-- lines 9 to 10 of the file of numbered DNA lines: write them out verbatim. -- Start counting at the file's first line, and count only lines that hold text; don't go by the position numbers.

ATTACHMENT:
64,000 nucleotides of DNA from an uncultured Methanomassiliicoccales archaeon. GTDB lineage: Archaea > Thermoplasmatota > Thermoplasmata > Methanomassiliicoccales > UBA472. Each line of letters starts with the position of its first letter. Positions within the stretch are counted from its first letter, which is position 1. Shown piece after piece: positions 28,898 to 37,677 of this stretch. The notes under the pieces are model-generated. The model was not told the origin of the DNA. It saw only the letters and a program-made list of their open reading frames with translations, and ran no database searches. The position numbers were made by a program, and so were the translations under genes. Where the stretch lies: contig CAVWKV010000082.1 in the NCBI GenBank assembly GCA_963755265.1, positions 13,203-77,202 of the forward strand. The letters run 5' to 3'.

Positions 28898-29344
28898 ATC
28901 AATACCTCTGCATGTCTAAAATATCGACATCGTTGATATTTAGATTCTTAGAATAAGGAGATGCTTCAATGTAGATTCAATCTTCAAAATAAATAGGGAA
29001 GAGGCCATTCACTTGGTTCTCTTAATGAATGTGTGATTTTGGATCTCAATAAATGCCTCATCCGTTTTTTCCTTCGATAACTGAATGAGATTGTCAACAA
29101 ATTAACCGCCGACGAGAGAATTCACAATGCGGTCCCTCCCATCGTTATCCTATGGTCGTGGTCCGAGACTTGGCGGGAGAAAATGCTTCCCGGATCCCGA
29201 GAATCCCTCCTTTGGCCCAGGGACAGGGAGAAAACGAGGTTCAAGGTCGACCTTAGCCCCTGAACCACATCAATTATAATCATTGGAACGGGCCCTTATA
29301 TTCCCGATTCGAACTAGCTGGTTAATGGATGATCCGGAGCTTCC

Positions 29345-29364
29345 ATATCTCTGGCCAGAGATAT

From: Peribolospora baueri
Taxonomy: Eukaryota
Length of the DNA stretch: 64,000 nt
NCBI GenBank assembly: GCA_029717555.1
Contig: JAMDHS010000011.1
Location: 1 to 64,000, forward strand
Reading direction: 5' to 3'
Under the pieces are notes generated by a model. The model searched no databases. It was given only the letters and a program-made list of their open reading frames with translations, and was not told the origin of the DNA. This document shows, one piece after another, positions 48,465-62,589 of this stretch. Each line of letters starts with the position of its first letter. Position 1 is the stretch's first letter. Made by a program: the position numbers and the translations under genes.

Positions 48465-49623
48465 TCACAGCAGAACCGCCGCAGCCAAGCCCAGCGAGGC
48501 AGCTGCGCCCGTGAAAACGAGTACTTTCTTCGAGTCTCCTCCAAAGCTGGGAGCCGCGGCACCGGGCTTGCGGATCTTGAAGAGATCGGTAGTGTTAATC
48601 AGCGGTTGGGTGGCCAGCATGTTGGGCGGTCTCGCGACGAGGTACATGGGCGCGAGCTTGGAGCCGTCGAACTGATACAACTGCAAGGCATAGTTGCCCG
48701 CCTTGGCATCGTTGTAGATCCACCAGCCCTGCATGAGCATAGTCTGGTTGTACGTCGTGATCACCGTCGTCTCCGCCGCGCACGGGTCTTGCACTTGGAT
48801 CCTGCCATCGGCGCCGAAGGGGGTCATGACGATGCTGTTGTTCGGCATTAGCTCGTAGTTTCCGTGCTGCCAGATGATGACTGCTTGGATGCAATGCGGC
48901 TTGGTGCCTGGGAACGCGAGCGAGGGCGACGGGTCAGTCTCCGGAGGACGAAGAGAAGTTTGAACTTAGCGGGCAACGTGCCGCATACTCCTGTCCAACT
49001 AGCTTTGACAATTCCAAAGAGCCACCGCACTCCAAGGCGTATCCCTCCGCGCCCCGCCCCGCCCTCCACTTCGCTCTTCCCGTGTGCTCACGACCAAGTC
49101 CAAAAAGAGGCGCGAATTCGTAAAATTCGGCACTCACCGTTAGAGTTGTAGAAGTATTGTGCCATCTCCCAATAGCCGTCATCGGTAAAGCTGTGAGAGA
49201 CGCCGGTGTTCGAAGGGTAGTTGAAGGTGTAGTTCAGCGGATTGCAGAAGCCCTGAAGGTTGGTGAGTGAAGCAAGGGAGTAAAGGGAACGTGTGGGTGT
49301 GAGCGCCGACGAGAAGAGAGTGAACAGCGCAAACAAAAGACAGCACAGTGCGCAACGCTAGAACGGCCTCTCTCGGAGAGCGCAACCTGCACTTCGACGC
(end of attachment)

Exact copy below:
Positions 29345-29364
29345 ATATCTCTGGCCAGAGATAT